Ponza – Your dives in Ponza with Oceania Team


The island of Ponza is larger than the Ponziano (or Pontino) archipelago which also includes the islands of Palmarola, Zannone, Gavi, Ventotene and Santo Stefano and is located in the center of the Tyrrhenian Sea, opposite the promontory of San Felice Circeo from which is about 18 miles.

It belongs to the province of Latina, in Lazio. On the island there are two inhabited centers: Ponza and Le Forna where there are the famous natural pools and the small harbor where Oceania often makes base.

Ponza covers an area of ​​7.5 km² and is almost completely mountainous: dominated in the center by the mountains Core (201 m), Tre Venti (177 m) and Pagliaro (177 m), reaches the maximum altitude with 280 m of the Monte Guardia, located at the southern end of the island.

The island of Ponza is one of the most beautiful holiday spots in Italy for those who love the sea and diving. Its coasts are jagged and mostly rocky, composed of kaolin and tufi, demonstrating (together with the numerous extinct volcanic craters but still recognizable today) of the volcanic origin of the island. The presence of underwater caves and cliffs attract thousands of underwater divers every year for diving on seabed rich in fauna and colorful flora, as well as for bathers, who prefer the famous beach of Chiaia di Luna (south-west) surrounded by a high cliff overlooking the sea or the Lido di Frontone (to the east) reachable only by boat. Also famous are the Cliff and the Faraglioni by Lucia Rosa, which take their name from the protagonist of a tragedy that really happened in the nineteenth century. Lucia Rosa was a young woman of 19 years, in love with a poor farmer and for this reason their marriage was opposed by the family: the girl, desperate, committed suicide by jumping from the high cliff, which was renamed in her name by the locals.

The shape of the island is narrow and elongated, and extends from the Faraglione La Guardia, to the south, to the Punta dell’Incenso, to the north-east, which leads to the nearby island of Gavi; the latter is separated from Ponza by an arm of of sea of just 120 meters.

Diving in Ponza with Oceania is done at the dive sites listed on the dive page.


The island of Ponza has been populated since the Neolithic, but its main centers were born under the domination of the Volsci. Occupied at first by the Phoenicians, who used it as a commercial stopover, in the eighth century BC it was colonized by the Greeks, which is attributable to a funerary hypogeum and, according to numerous historians, the aqueduct of Le Forna. Even the name derives from the ancient Greek Pòntos, Πόντος or Pontia, Πόντια, or “sea”.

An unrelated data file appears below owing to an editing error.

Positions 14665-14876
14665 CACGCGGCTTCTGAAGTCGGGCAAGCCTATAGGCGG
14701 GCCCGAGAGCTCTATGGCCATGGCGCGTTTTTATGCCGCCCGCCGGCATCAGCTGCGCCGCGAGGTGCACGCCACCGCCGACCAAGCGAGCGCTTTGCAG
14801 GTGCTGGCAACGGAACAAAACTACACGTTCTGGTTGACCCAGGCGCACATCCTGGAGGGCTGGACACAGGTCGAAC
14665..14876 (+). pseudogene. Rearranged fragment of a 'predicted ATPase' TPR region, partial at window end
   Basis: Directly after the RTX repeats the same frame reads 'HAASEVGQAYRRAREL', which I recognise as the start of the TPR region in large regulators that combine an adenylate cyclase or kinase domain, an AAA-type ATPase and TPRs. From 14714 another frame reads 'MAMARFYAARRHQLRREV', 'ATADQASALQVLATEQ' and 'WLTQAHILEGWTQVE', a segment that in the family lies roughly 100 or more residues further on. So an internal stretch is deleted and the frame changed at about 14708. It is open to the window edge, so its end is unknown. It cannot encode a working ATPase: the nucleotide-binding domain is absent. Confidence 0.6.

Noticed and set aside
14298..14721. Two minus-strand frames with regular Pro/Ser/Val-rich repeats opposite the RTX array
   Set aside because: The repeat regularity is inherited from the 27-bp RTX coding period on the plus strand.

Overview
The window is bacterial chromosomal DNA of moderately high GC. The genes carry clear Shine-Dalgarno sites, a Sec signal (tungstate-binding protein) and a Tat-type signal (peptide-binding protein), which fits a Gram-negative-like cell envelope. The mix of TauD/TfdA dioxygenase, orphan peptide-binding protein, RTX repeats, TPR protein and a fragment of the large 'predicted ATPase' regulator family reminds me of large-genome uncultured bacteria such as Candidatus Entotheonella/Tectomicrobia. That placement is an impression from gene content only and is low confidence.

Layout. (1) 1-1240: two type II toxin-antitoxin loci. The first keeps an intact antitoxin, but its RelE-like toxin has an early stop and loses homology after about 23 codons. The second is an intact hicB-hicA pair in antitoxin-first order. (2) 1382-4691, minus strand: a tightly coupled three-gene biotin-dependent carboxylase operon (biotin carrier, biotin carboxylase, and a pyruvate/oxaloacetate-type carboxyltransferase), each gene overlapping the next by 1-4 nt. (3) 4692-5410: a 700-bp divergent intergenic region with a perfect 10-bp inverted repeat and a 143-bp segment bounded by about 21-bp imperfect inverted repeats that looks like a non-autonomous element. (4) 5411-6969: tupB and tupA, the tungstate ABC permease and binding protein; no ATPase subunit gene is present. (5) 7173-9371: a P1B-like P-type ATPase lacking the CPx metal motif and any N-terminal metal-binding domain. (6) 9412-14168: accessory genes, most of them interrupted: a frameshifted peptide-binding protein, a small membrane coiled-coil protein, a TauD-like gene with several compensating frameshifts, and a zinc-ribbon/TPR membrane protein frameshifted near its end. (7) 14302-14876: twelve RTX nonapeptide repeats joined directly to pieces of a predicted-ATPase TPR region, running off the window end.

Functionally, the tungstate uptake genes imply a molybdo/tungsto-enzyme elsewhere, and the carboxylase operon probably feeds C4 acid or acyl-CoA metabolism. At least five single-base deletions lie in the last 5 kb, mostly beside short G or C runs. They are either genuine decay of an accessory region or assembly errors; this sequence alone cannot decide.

In 312 B.C. the Romans arrived and they assigned Ponza mostly to a place of confinement, but also to a holiday. In fact there are ruins of Roman villas, the most famous of which is on the Madonna Hill and dates back to the first century AD, as well as an aqueduct, tanks (including the Pilate Caves) and a cistern for water collection rain, the so-called Bath. In the eighties it was also discovered the wreck of an ancient Roman galea, probably shipwrecked in the first century AD, which transported pottery and food supplies. Tradition has it that in Roman times it was given the name, in honor of the governor of Judea Pontius Pilate, but Strabo, who already called it Pontia defining the island of the Volsci, died before Pontius Pilate was governor of Judea.

It was the Romans who left the most significant footprints like the Caves of Pilate, a complex of caves dug at sea level in the rocky wall south-east of the port and presumably at the service of the Villa Imperiale of Ottaviano Augusto whose remains are still visible at the base of the Madonna hill. In 1997 in the Pilate Caves were found a marble statue probably representing an Apollo or a Dionysius and some oil lamps. The Caves of Pilate were used as fish breeding and in particular of moray eels, fish considered sacred by the Romans for the propitiatory functions attributed to it, for this reason the Pilate Caves are also called Murenaio Sacro.

However, the discovery of votive finds suggests that the Pilate Caves were also used for religious services.

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